Nearly six million people worldwide have been blinded by trachoma. The World Health Organization calls the disease the leading cause of preventable blindness, and estimates that it threatens one tenth of the world's population, almost exclusively in the developing world. But Morocco expects to be rid of the disease by 2005. The WHO hopes to use a strategy tested in Morocco to eliminate the disease worldwide within two decades.
Southern Morocco, on the edge of the Sahara Desert. Tiny, blocky villages of dried mud and straw are scattered sparsely across the vast, rust-colored emptiness.
Trachoma strikes hardest in remote places like these. Water for washing faces is scarce, and medical care is far away. Trachoma begins as a bacterial eye infection. If left untreated, the infection scars the eyelid, turning the eyelashes inward. The lashes rub painfully up against the eyeball with every blink. Over time, the rubbing scars the cornea, clouding vision and leading to blindness.
Abdullah, a 70-year-old farmer, has suffered with trachoma for much of his life. His right eye is visibly clouded with trachoma scarring. "Whenever it's hot, it pricks my eyeball and causes me a lot of pain," he said. "I'm a poor man, and I've let myself go."
Trachoma causes financial as well as physical pain. Loss of vision means loss of work, for the victims as well as their caretakers. The disease costs the world an estimated $2.9 billion a year in lost productivity.
Trachoma is treatable. At local clinics throughout rural Morocco, like this one in Tata province, health care workers perform a simple, inexpensive surgery that gets the eyelashes off the eyeball.
The procedure can prevent blindness if performed early. But ophthalmologist Mohammed Belmekki says the farmer Abdullah's right eye is too far gone. "He knows if we perform the surgery, he will not be able to see," he said. "But he will suffer less."
But thousands of people in Morocco have been operated on in time to save their vision. A bright spot in the global fight against trachoma, Morocco is one of three pilot countries testing a World Health Organization strategy designed to eliminate the disease worldwide by 2020.
Surgery is just one part of that strategy. Another part involves delivering antibiotics once a year to each resident in high-risk areas. Adults get tablets. Children get a squirt or two of cherry-flavored liquid.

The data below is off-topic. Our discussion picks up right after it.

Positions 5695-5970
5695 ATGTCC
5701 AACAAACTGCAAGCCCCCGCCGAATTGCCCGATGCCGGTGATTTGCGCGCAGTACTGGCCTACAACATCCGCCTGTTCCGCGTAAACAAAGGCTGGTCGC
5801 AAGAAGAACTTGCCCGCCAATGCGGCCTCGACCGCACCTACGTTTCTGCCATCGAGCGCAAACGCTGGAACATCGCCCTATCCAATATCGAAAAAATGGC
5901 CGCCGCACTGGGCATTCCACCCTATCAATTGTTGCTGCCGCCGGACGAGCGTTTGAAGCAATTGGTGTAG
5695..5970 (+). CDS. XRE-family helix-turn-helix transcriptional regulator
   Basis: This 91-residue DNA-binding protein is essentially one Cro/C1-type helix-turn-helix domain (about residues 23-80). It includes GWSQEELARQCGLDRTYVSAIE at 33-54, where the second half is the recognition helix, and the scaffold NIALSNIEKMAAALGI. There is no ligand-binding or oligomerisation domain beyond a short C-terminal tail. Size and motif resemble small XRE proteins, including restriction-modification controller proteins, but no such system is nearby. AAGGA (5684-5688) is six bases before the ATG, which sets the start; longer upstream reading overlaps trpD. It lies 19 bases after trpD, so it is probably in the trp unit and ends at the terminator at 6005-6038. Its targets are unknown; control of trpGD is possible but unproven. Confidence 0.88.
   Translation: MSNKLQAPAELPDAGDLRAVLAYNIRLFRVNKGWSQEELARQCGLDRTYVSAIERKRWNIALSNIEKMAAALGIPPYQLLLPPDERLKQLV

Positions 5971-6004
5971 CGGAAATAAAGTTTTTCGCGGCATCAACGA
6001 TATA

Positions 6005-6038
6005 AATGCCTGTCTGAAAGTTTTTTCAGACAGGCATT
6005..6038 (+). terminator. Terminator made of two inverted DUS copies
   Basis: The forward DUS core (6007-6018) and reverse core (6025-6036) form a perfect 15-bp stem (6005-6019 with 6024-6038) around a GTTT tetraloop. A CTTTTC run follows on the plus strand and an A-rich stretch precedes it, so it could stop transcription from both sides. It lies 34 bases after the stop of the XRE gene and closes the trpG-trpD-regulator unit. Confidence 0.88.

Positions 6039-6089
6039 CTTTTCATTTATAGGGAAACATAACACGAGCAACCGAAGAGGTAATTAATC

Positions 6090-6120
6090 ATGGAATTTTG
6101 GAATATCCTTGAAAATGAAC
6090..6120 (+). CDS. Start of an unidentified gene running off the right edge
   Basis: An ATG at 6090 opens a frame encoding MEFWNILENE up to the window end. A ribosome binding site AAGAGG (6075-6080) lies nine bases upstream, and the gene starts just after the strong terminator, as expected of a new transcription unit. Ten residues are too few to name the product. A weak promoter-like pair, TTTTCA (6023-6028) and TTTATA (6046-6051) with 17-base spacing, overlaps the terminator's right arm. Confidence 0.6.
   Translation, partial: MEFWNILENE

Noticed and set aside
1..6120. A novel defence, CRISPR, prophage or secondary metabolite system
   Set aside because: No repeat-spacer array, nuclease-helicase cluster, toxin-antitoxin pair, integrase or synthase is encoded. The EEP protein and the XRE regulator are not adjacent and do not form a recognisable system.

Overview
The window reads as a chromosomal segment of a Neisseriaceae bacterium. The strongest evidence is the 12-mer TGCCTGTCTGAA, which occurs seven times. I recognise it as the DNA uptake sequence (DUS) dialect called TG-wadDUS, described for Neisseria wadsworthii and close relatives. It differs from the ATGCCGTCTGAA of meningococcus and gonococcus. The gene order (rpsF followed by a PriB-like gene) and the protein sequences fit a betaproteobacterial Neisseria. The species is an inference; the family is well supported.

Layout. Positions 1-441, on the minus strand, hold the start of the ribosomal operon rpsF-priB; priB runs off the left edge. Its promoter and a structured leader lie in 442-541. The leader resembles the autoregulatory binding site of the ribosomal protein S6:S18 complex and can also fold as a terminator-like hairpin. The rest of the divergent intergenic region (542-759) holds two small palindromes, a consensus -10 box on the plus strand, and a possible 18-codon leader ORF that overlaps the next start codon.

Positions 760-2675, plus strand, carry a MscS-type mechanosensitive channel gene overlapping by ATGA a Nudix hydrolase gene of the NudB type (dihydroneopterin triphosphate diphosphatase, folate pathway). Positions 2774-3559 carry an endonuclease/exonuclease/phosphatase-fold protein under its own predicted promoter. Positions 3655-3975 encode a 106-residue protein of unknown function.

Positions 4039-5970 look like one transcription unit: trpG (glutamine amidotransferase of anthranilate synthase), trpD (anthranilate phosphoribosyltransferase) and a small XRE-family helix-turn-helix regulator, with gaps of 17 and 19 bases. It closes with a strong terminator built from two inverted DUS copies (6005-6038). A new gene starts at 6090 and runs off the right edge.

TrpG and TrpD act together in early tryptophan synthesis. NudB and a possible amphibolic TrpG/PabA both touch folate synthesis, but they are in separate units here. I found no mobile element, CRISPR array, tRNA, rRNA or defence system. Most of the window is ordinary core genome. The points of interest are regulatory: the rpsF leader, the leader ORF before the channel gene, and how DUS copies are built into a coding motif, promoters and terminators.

Another element is improving water supplies, like these taps in a Ouarzazate province village.
Washing faces cuts the risk of trachoma. And water to flush solid wastes keeps away flies that can spread the disease. Four years ago, only 14 percent of Ouarzazate residents had access to fresh water. Now, three-quarters do.
Morocco's efforts to fight trachoma are paying off. In the hardest-hit province of Zagora, for example, active trachoma rates have fallen from more than 50 percent in 1997 to less than four percent today. Morocco's trachoma elimination program director, Dr. Youssef Chami, points out that the country could not have done it without the solid support of the government.
"One of the major assets is commitment and political will. Political will is, first of all, the commitment of the Ministry of Health," he said.
The WHO would like to see that same commitment to eliminate the disease in 45 other trachoma-stricken countries. But in many of these countries, trachoma will have to get in line behind other pressing health issues like AIDS, tuberculosis, and meningitis. Morocco has more money to spend on trachoma than many poorer developing countries. And the disease was already on its way out when the current campaign began in 1997.
But experts say even countries without these advantages can learn from Morocco's efforts. Morocco gets a lot of help from international non-governmental organizations. According to Silvio Mariotti, with the WHO's blindness and deafness prevention program, the country's political commitment made these partnerships much easier.
"What is complicated is to bring in resources, international partnerships, when the political commitment is only expressed in speeches, and does not translate in transparency in the way the resources are used, consistency with the expressed political commitment, and the investment countries do in their own health system," he said.
Dr. Mariotti also says that investors are willing to help in countries with good accounting practices which invest in health care. He adds that's how Morocco has made such good progress in fighting trachoma.
And Dr. Mariotti says if other countries can muster Morocco's will to fight trachoma, their children may be singing the same song by 2020.